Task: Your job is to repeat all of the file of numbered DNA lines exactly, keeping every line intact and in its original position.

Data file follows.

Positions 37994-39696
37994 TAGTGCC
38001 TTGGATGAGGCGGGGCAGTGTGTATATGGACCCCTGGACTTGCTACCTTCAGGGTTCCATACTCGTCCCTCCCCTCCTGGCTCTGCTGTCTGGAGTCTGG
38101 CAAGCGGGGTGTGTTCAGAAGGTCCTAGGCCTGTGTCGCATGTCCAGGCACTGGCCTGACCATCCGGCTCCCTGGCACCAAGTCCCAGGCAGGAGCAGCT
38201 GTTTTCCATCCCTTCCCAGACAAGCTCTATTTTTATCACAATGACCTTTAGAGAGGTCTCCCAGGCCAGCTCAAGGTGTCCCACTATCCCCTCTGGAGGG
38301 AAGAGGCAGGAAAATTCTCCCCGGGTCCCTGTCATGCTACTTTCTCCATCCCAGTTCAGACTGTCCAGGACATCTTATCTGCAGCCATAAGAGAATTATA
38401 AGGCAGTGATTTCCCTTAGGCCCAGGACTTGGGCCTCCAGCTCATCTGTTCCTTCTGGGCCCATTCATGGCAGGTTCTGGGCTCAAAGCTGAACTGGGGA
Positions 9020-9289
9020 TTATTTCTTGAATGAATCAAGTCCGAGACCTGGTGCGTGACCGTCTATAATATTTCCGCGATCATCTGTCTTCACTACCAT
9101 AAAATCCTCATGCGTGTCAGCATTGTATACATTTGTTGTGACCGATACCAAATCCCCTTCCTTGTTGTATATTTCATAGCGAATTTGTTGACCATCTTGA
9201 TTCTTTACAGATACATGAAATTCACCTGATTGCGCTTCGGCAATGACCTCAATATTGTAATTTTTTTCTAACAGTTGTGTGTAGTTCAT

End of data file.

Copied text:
Positions 37994-39696
37994 TAGTGCC
38001 TTGGATGAGGCGGGGCAGTGTGTATATGGACCCCTGGACTTGCTACCTTCAGGGTTCCATACTCGTCCCTCCCCTCCTGGCTCTGCTGTCTGGAGTCTGG
38101 CAAGCGGGGTGTGTTCAGAAGGTCCTAGGCCTGTGTCGCATGTCCAGGCACTGGCCTGACCATCCGGCTCCCTGGCACCAAGTCCCAGGCAGGAGCAGCT
38201 GTTTTCCATCCCTTCCCAGACAAGCTCTATTTTTATCACAATGACCTTTAGAGAGGTCTCCCAGGCCAGCTCAAGGTGTCCCACTATCCCCTCTGGAGGG
38301 AAGAGGCAGGAAAATTCTCCCCGGGTCCCTGTCATGCTACTTTCTCCATCCCAGTTCAGACTGTCCAGGACATCTTATCTGCAGCCATAAGAGAATTATA
38401 AGGCAGTGATTTCCCTTAGGCCCAGGACTTGGGCCTCCAGCTCATCTGTTCCTTCTGGGCCCATTCATGGCAGGTTCTGGGCTCAAAGCTGAACTGGGGA
Positions 9020-9289
9020 TTATTTCTTGAATGAATCAAGTCCGAGACCTGGTGCGTGACCGTCTATAATATTTCCGCGATCATCTGTCTTCACTACCAT
9101 AAAATCCTCATGCGTGTCAGCATTGTATACATTTGTTGTGACCGATACCAAATCCCCTTCCTTGTTGTATATTTCATAGCGAATTTGTTGACCATCTTGA
9201 TTCTTTACAGATACATGAAATTCACCTGATTGCGCTTCGGCAATGACCTCAATATTGTAATTTTTTTCTAACAGTTGTGTGTAGTTCAT